CVS notification emails

One of the guys at work wanted to get a notification when just one branch of his repository received a commit. I tried setting it up in the master.conf but never could get it to work for just one branch. Finally I googled around and found a nice explanation of how to do it with loginfo at this website.  The one minor issue I had was that the mail command on my cvs box did not include a -s flag, but I changed that over to mailx and we were up and running.

It goes without saying that you don’t want some propietary commit info to be sent in notification emails so if a developer requests this sort of set up ask a few questions about what data will be needed.  Also, add yourself to the notification list for a little while to see how the developers are using the tool.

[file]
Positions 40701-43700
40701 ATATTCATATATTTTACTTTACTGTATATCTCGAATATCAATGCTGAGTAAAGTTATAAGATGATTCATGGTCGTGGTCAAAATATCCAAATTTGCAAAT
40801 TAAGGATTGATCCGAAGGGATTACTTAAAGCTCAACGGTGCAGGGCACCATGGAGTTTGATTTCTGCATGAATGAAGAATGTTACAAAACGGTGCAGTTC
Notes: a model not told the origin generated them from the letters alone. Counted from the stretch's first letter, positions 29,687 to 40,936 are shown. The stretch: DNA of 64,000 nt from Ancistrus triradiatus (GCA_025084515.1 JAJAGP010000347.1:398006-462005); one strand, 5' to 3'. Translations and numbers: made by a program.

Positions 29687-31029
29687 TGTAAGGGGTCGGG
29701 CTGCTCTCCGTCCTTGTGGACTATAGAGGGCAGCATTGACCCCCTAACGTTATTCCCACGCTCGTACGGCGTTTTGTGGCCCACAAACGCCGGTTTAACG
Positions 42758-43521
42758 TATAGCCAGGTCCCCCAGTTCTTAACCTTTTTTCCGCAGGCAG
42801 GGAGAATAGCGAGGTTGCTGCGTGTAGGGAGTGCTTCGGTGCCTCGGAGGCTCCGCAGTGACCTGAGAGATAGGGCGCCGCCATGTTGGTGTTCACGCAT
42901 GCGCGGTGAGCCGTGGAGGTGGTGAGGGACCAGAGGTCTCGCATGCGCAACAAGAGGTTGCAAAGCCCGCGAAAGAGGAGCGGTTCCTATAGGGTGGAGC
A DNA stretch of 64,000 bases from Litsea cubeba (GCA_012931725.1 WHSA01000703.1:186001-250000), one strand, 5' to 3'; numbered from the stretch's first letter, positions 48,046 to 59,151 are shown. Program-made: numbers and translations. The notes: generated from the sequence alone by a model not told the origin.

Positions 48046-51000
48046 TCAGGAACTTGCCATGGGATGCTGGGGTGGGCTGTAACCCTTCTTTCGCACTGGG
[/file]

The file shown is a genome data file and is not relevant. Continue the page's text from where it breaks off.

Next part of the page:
Also, this is usually a beginner level issue, be sure that your box is configured to relay mail out.  A simple test message like below should get you an email in your inbox(check junk and spam filters).

Enter this as one line:

echo "test body" | mailx -s "test subject",

It’s Lives, My WebMonkey LIVES!!!!!

Long ago, when dial-ups were the norm unless you were on campus and ISPs set you up by giving you a CD that would load Netscape onto your computer with their particular settings, there was a website.  It helped me publish my first website which, embarrassingly enough, was a bunch of high school poetry.  It had these tutorials that would tell you how to load and set up some technology and then you could play around with that technology.  It was called Web Monkey and I knew about it because I was a serious Wired Magazine devotee.

A few years back, Wired decided that it was time for the Monkey to retire.  But something a little strange happened.  They retired it, but I could still get to their content, like their HTML Cheat Sheet.  So, I kept hoping and hoping that it would come back to life some day.